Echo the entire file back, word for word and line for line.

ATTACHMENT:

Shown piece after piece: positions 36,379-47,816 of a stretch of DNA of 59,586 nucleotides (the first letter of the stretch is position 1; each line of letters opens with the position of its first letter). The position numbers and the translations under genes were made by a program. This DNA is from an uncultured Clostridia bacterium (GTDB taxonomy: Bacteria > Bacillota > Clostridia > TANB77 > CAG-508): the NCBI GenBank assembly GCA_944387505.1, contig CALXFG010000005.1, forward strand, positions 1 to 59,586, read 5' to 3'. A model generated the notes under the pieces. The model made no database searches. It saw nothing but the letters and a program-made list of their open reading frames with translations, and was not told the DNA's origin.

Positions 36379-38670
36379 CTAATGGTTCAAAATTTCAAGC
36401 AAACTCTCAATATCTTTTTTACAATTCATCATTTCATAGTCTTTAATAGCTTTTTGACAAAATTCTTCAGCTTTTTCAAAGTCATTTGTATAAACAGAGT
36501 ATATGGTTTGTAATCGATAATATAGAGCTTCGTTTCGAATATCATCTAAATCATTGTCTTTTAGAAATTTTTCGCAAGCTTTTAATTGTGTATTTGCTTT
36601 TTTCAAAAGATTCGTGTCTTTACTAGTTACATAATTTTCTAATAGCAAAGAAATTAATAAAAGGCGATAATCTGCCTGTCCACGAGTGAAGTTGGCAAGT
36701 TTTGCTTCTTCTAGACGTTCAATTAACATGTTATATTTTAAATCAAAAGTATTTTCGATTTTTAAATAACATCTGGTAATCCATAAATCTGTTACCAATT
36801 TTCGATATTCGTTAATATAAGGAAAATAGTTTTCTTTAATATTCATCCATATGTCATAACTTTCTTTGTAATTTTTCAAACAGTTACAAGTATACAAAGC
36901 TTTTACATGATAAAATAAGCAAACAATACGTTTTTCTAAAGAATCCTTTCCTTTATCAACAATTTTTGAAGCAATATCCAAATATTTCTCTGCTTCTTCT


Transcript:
Shown piece after piece: positions 36,379-47,816 of a stretch of DNA of 59,586 nucleotides (the first letter of the stretch is position 1; each line of letters opens with the position of its first letter). The position numbers and the translations under genes were made by a program. This DNA is from an uncultured Clostridia bacterium (GTDB taxonomy: Bacteria > Bacillota > Clostridia > TANB77 > CAG-508): the NCBI GenBank assembly GCA_944387505.1, contig CALXFG010000005.1, forward strand, positions 1 to 59,586, read 5' to 3'. A model generated the notes under the pieces. The model made no database searches. It saw nothing but the letters and a program-made list of their open reading frames with translations, and was not told the DNA's origin.

Positions 36379-38670
36379 CTAATGGTTCAAAATTTCAAGC
36401 AAACTCTCAATATCTTTTTTACAATTCATCATTTCATAGTCTTTAATAGCTTTTTGACAAAATTCTTCAGCTTTTTCAAAGTCATTTGTATAAACAGAGT
36501 ATATGGTTTGTAATCGATAATATAGAGCTTCGTTTCGAATATCATCTAAATCATTGTCTTTTAGAAATTTTTCGCAAGCTTTTAATTGTGTATTTGCTTT
36601 TTTCAAAAGATTCGTGTCTTTACTAGTTACATAATTTTCTAATAGCAAAGAAATTAATAAAAGGCGATAATCTGCCTGTCCACGAGTGAAGTTGGCAAGT
36701 TTTGCTTCTTCTAGACGTTCAATTAACATGTTATATTTTAAATCAAAAGTATTTTCGATTTTTAAATAACATCTGGTAATCCATAAATCTGTTACCAATT
36801 TTCGATATTCGTTAATATAAGGAAAATAGTTTTCTTTAATATTCATCCATATGTCATAACTTTCTTTGTAATTTTTCAAACAGTTACAAGTATACAAAGC
36901 TTTTACATGATAAAATAAGCAAACAATACGTTTTTCTAAAGAATCCTTTCCTTTATCAACAATTTTTGAAGCAATATCCAAATATTTCTCTGCTTCTTCT